Visceral-to-subcutaneous fat ratio exhibits strongest association with early post-operative outcomes in patients undergoing surgery for advanced rectal cancer.
Bocca G., Mastoridis S., Yeung T., James DRC., Cunningham C.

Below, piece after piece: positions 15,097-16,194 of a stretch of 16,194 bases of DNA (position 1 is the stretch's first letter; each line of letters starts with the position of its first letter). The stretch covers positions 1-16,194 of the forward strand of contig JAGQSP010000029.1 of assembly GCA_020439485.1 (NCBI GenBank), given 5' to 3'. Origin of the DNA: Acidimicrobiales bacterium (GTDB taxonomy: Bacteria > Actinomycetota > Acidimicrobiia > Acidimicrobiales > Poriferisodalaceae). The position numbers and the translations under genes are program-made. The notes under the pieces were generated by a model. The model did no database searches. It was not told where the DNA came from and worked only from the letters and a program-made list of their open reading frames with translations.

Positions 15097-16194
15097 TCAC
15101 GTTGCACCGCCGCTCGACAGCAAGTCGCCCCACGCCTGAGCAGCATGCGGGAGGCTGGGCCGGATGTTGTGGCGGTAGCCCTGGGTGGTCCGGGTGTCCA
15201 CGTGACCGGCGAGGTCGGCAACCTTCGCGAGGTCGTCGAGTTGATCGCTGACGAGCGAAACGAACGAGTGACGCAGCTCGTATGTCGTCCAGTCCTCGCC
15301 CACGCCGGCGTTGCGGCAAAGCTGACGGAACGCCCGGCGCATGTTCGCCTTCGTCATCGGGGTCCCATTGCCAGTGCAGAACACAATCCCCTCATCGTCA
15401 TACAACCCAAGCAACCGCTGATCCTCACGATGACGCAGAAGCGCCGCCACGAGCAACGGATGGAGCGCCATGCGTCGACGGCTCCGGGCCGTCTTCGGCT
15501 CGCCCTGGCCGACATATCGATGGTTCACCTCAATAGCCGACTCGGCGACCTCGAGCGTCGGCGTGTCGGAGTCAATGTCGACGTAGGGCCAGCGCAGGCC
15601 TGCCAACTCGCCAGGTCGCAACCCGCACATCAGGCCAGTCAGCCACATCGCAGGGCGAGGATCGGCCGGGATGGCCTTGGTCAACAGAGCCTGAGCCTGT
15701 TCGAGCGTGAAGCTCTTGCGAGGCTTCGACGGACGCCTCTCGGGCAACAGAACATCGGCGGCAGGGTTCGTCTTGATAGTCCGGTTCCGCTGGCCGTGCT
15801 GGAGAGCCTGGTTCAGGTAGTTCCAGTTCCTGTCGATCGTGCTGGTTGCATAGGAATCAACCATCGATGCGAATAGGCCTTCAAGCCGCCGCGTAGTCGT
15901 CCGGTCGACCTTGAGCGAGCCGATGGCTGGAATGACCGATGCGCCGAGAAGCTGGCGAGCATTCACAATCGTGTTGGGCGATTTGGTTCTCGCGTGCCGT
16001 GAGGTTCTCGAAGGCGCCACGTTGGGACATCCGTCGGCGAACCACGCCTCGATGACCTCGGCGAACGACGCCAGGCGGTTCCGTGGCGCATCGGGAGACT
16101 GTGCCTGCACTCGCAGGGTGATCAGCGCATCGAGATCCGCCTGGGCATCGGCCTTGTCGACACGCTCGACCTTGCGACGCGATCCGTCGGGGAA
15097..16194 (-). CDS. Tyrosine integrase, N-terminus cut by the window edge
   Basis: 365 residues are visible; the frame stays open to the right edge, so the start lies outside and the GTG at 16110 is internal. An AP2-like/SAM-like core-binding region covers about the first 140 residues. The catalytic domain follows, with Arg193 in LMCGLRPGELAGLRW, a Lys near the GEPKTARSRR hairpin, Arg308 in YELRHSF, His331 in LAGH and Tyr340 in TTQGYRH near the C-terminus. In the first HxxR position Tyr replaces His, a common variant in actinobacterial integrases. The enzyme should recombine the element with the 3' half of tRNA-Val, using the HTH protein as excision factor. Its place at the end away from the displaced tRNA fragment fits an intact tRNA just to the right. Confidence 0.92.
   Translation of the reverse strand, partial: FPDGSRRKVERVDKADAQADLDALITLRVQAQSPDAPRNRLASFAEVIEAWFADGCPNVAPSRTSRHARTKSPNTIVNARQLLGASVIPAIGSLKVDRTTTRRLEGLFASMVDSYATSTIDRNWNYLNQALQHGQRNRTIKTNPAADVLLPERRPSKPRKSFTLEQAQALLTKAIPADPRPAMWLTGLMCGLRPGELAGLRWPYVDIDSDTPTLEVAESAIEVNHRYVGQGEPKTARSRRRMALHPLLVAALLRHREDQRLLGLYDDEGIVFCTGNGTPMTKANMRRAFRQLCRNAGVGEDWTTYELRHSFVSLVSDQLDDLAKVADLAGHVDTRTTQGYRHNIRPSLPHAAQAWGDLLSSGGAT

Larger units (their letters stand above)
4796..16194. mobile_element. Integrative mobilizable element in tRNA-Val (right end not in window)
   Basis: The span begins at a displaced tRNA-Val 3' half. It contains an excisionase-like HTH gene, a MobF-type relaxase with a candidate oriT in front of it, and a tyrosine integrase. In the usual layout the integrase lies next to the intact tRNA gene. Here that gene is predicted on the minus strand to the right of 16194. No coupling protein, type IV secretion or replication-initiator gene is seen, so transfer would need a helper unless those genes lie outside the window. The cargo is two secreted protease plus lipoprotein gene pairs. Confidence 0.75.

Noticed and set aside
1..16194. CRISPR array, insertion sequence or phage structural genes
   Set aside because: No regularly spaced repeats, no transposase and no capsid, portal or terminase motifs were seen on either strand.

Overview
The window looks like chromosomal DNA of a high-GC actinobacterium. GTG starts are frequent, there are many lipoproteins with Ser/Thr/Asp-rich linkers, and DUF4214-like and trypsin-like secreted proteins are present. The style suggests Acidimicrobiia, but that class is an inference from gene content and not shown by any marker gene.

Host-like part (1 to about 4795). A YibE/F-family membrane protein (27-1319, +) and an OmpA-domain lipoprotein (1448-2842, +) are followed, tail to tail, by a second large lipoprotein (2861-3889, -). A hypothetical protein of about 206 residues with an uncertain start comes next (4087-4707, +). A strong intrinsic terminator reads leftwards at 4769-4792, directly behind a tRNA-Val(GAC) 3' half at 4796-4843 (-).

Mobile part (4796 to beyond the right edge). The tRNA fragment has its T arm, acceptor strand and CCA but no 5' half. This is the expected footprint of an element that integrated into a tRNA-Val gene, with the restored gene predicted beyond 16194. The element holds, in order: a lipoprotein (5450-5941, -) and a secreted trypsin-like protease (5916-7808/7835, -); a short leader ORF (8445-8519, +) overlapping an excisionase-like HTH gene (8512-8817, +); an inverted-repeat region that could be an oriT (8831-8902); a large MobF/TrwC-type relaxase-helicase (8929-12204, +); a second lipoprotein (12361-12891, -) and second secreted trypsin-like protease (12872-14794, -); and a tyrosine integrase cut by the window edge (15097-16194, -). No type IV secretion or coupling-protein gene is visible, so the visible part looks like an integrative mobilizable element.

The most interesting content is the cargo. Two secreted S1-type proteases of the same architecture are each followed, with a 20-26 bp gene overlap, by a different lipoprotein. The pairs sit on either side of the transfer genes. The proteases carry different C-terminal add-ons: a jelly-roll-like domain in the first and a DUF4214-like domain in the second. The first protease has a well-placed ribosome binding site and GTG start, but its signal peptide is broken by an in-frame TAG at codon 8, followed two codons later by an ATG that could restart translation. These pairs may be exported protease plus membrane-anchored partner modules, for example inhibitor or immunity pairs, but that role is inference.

AIM: Despite their promise as prognostic factors in colorectal cancer, anthropometric data are frequently contradictory or difficult to interpret, with single body-composition parameters often investigated in isolation or heterogeneous clinical cohorts used in analyses. We sought to assess a spectrum of body-composition parameters in a highly selected cohort with locally advanced rectal cancer in a bid to determine those with strongest prognostic potential in this specific setting. MATERIALS/METHODS: Between 2014 and 2020, 78 individuals received neoadjuvant chemotherapy, or chemoradiotherapy, followed by radical surgery in the treatment of locally advanced rectal adenocarcinoma at Oxford University Hospitals Trust. Demographic, treatment-related, perioperative, and short-term outcomes data were assessed. Body-composition parameters included BMI, and those derived from pre-operative computed-tomography imaging: skeletal mass index (SMI), visceral fat area (VFA), subcutaneous fat area (SFA), perinephric fat area (PFA) visceral-to-subcutaneous fat ratio (V/S), sarcopenia, and sarcopenic obesity (SO). RESULTS: Pre-operative body-composition parameters exhibited particularly strong correlation with post-operative outcomes, with VFA (p = 0.002), V/S (p = 0.019), SO (p = 0.012), and PFA (p = 0.0016) all associated with an increased length of hospital stay. Univariate and multivariate analyses demonstrated V/S to be the sole independent body-composition risk factor to be associated with an increased risk of developing Clavien-Dindo complications ≥ 2 (p = 0.033) as well as an increased length of stay (p = 0.005). CONCLUSION: Among patients with locally advanced rectal cancer, high visceral-to-subcutaneous fat ratio is the body-composition parameter most strongly associated with poor early post-operative outcomes. This should be considered in patient selection and prehabilitation protocols. WHAT DOES THIS PAPER ADD TO THE LITERATURE? : Our study demonstrates that among body composition parameters, high visceral-to-subcutaneous fat ratio is strongly associated with increased risk of post-operative complications and increased length of stay in patients undergoing surgery for advanced rectal cancer.